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[284] Accordingly, the horsemen who carried the epistles proceeded on the ways which they were to go with speed: but as for Mordecai, as soon as he had assumed the royal garment, and the crown of gold, and had put the chain about his neck, he went forth in a public procession; and when the Jews who were at Shushan saw him in so great honor with the king, they thought his good fortune was common to themselves also, and joy and a beam of salvation encompassed the Jews, both those that were in the cities, and those that were in the countries, upon the publication of the king's letters, insomuch that many even of other nations circumcised their foreskin for fear of the Jews, that they might procure safety to themselves thereby; for on the thirteenth day of the twelfth month, which according to the Hebrews is called Adar, but according to the Macedonians, Dystrus, those that carried the king's epistle gave them notice, that the same day wherein their danger was to have been, on that very day should they destroy their enemies. But now the rulers of the provinces, and the tyrants, and the kings, and the scribes, had the Jews in esteem; for the fear they were in of Mordecai forced them to act with discretion. Now when the royal decree was come to all the country that was subject to the king, it fell out that the Jews at Shushan slew five hundred of their enemies; and when the king had told Esther the number of those that were slain in that city, but did not well know what had been done in the provinces, he asked her whether she would have any thing further done against them, for that it should be done accordingly: upon which she desired that the Jews might be permitted to treat their remaining enemies in the same manner the next day; as also that they might hang the ten sons of Haman upon the gallows. So the king permitted the Jews so to do, as desirous not to contradict Esther. So they gathered themselves together again on the fourteenth day of the month Dystrus, and slew about three hundred of their enemies, but touched nothing of what riches they had. Now there were slain by the Jews that were in the country, and in the other cities, seventy-five thousand of their enemies, and these were slain on the thirteenth day of the month, and the next day they kept as a festival. In like manner the Jews that were in Shushan gathered themselves together, and feasted on the fourteenth day, and that which followed it; whence it is that even now all the Jews that are in the habitable earth keep these days festival, and send portions to one another. Mordecai also wrote to the Jews that lived in the kingdom of Artaxerxes to observe these days, and celebrate them as festivals, and to deliver them down to posterity, that this festival might continue for all time to come, and that it might never be buried in oblivion; for since they were about to be destroyed on these days by Haman, they would do a right thing, upon escaping the danger in them, and on them inflicting punishment on their enemies, to observe those days, and give thanks to God on them; for which cause the Jews still keep the forementioned days, and call them days of Phurim [or Purim.] 1 And Mordecai became a great and illustrious person with the king, and assisted him in the government of the people. He also lived with the queen; so that the affairs of the Jews were, by their means, better than they could ever have hoped for. And this was the state of the Jews under the reign of Artaxerxes.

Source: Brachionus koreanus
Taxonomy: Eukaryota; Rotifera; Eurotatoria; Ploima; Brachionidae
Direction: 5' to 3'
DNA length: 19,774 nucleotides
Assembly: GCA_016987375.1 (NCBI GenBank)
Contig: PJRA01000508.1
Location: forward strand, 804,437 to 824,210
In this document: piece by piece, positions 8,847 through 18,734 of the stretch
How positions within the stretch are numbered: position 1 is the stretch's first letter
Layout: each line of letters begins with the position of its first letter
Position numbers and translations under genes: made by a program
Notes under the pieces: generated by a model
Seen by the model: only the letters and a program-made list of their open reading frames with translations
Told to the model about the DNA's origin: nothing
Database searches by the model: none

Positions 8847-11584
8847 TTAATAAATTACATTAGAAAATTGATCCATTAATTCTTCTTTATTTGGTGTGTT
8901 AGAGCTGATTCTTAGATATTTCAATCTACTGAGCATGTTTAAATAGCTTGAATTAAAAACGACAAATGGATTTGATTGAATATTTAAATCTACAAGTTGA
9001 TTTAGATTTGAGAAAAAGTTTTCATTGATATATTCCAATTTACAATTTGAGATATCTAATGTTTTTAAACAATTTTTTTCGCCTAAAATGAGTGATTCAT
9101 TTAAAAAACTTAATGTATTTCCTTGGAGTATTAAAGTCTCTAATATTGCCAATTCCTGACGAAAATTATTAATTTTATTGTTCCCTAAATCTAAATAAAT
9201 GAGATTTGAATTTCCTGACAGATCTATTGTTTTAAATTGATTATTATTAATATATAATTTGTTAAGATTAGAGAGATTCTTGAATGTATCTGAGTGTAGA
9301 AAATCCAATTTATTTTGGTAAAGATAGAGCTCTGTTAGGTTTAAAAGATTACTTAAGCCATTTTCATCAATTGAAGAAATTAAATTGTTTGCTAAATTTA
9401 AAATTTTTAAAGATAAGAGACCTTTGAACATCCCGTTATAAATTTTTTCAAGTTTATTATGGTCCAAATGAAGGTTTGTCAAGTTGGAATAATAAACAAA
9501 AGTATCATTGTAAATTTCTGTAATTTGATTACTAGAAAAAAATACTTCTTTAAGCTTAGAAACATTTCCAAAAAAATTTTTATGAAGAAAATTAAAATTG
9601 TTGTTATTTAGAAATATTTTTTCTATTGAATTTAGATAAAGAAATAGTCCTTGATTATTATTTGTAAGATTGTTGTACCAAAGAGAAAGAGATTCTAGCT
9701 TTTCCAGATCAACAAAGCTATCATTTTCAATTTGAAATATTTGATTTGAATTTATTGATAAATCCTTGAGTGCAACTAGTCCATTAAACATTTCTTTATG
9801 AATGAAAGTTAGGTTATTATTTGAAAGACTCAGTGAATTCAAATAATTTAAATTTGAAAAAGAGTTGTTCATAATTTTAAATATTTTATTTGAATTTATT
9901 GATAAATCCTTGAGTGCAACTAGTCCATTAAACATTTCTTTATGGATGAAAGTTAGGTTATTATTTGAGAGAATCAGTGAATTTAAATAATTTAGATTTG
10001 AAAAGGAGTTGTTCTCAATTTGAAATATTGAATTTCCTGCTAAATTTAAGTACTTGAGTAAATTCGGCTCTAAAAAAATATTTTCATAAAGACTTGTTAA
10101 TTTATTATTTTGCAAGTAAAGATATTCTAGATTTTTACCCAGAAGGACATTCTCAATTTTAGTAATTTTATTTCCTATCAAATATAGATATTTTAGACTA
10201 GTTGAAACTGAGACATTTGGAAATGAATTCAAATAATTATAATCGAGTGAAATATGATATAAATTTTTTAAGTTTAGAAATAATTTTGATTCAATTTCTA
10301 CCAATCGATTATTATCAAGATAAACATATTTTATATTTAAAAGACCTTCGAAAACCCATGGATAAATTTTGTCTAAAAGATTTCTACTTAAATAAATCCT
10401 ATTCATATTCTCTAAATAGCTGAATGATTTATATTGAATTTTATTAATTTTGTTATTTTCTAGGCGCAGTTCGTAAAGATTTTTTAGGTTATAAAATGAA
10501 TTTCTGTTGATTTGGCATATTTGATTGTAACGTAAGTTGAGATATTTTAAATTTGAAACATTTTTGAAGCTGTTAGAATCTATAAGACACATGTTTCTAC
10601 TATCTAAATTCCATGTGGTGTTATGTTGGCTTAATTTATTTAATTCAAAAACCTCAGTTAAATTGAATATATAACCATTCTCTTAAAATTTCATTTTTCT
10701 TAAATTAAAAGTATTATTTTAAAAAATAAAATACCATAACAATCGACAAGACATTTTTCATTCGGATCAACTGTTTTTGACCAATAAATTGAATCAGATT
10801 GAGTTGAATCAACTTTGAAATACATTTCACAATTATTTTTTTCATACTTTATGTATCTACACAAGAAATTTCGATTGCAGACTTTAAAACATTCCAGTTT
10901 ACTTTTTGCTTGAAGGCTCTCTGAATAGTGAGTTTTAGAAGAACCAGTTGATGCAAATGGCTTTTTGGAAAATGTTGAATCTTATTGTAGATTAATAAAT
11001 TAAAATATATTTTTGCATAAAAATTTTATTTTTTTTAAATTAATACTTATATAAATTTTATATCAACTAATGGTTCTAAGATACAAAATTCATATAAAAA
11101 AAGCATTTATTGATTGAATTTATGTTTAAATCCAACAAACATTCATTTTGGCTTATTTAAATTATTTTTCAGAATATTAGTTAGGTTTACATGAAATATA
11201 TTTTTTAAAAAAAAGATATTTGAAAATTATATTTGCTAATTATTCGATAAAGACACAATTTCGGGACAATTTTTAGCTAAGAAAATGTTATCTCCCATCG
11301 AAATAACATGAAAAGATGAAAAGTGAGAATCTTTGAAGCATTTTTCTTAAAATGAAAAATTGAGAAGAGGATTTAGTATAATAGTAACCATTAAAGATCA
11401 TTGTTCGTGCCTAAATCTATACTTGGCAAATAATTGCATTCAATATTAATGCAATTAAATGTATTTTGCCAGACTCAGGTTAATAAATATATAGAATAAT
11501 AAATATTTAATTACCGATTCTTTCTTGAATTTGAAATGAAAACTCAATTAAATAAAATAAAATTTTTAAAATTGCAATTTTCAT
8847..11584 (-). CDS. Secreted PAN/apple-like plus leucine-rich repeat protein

2

1 Take here part of Reland's note on this disputed passage: "In Josephus's copies these Hebrew words, 'days of Purim,' or ' lots,' as in the Greek copies of Esther, ch. 9:26, 28-32, is read 'days of Phurim,' or 'days of protection,' but ought to be read' days of Parira,' as in the Hebrew; than which creation," says he, "nothing is more certain." And had we any assurance that Josephus's copy mentioned the "casting of lots," as our other copies do, Esther 3:7, I should fully agree with Reland; but, as it now stands, it seems to me by no means certain. As to this whole Book of Esther in the present Hebrew copy, it is so very imperfect, in a case where the providence of God was so very remarkable, and the Septuagint and Josephus have so much of religion, that it has not so much as the name of God once in it; and it is hard to say who made that epitome which the Masorites have given us for the genuine book itself; no religious Jews could well be the authors of it, whose education obliged them to have a constant regard to God, and whatsoever related to his worship; nor do we know that there ever was so imperfect a copy of it in the world till after the days of Barchochab, in the second century.

2 HOW JOHN SLEW HIS BROTHER JESUS IN THE TEMPLE; AND HOW BAGOSES OFFERED MANY INJURIES TO THE JEWS; AND WHAT SANBALLAT DID.

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